Seven Pounds (2008)

Seven Pounds, unfortunately, is pretty bad. I expected something along the lines of The Pursuit of Happiness, which was a sweet, well-acted tear-jerker. Unfortunately, what I got was a movie that was so illogical and predictable that all the emotion was drained right out of it. A good cast absolutely wasted.

Ben Thomas wants to atone. Therefore, he looks for seven complete strangers and changes their lives for the better. But why does he do it and how does he do it? Guess.



Turns out that Ben was involved in a car accident, which killed his wife and six other people. And now he wants to make it up to the universe. And because he has a rare bloodtype, he has the glorious idea to donate his organs one by one, the last one of which is his heart, which goes to the woman he fell in love with. How poetic!
[Unfortunately, if you’re not completely braindead, you will guess this “twist” about 20 minutes into the movie. The latest.]

The movie starts with its strongest scene – which is a tactical error if ever I saw one. Will Smith calls some kind of meat hotline and talks to Woody Harrelson. [I wonder how often he had to call that hotline to talk to him directly and not somebody else working in that call center…] Then Smith starts to insult Harrelson on the lowest possible level. After the phone call is finished, Smith starts crying and repeats seven names over and over.
This scene is emotional, perfectly acted and leaves you with a distinct WTF? feeling.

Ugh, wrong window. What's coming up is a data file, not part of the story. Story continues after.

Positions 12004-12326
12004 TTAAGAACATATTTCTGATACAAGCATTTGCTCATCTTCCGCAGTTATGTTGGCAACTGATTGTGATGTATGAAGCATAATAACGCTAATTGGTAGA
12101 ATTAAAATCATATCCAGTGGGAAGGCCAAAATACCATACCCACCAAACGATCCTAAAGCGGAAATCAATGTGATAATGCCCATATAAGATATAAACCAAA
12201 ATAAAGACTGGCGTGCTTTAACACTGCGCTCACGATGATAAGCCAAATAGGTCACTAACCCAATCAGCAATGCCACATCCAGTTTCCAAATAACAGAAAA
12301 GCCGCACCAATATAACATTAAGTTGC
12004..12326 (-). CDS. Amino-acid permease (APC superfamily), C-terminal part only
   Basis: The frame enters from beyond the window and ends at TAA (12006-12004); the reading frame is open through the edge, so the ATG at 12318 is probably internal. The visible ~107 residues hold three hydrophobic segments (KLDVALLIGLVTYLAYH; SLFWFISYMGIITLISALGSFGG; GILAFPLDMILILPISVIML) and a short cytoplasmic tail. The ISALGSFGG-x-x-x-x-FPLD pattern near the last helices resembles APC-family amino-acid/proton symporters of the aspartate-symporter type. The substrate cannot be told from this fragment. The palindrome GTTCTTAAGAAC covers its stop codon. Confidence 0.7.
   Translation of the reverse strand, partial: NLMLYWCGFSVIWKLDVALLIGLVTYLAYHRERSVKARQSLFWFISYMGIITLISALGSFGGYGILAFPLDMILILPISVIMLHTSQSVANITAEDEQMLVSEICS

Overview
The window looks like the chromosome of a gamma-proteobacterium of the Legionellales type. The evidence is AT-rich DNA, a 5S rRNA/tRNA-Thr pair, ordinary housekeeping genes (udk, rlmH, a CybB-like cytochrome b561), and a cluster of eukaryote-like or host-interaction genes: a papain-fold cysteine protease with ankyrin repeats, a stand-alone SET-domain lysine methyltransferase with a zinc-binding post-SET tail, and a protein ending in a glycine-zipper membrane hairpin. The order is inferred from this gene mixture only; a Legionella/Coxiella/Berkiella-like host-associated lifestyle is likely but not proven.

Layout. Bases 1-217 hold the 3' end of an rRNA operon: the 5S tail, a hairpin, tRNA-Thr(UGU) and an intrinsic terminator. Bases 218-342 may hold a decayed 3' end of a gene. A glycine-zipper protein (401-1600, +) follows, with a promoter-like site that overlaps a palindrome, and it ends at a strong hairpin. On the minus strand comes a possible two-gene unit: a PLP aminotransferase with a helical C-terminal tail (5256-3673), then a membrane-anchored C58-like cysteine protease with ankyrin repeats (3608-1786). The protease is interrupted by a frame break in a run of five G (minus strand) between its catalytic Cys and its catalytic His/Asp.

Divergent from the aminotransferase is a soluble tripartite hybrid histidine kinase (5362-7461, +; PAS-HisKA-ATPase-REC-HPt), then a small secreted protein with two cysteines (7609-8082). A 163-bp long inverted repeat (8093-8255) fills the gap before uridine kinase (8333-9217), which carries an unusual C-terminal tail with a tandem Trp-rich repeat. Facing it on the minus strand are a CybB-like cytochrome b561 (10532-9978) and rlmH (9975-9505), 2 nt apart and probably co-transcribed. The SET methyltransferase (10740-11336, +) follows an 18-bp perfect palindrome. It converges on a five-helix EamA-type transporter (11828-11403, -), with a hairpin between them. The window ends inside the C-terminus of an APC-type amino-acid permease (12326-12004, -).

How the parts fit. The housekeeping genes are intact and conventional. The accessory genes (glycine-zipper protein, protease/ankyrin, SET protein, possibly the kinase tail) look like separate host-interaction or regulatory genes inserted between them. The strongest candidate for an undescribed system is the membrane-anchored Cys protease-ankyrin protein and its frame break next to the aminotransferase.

Unfortunately, it’s all downhill from there.


We see Smith tumbling through the movie, the perfect portrayal of a depressed man: aimless, energyless, lifeless. The problem is that I don’t see a depressed men pulling this off. I suffer(ed) from depression myself and I know that the main symptom of it is not being able to do anything at all. You don’t have the energy necessary to get out of bed, let alone plan to harvest your own organs to give to people – but only if they deserve it.

But even if I believed that a deeply depressed guy could find the strength necessary to organise all this, my question still remains: Why? Why do it like this? Why not kill yourself at once and let the hospital give away your organs as they see fit – meaning to the most urgent cases? Instead you go around playing God, deciding who’s worth to live with your organ and who isn’t. WTF?

Plus, why not do something for the family members of the people who died in the car accident and do something good for them instead of choosing people randomly because of their blood type and some arbitrary personality trait?


Apart from my issues with the content of the movie, it was much too long. And while I don’t have any problems with watching Will Smith, depressed Will Smith is not my case.

Rosario Dawson seems a bit like the manic pixie dream girl. Not entirely, but still. And that is sad.

When deadra and me left the cinema, we had the following conversation:

deadra: Give me a minute. I have to figure out why I didn’t like this movie.
me: Probably because it was boring and didn’t make sense.
deadra: That could be it. When I look at my watch before the first hour has passed that’s always a bad sign.

I couldn’t agree more.


  1. @Ashwin:
    What kalafudra said. Most of the people in the cinema with us seemed to like it just fine…even the mathematically challenged lady behind us (she didn’t get where the seven in the title comes from when he only ever helped six people…^^).

    Your linking to TV Tropes cost me a good nights sleep. I couldn’t stop reading (and laughing). Consider yourself pouted at.

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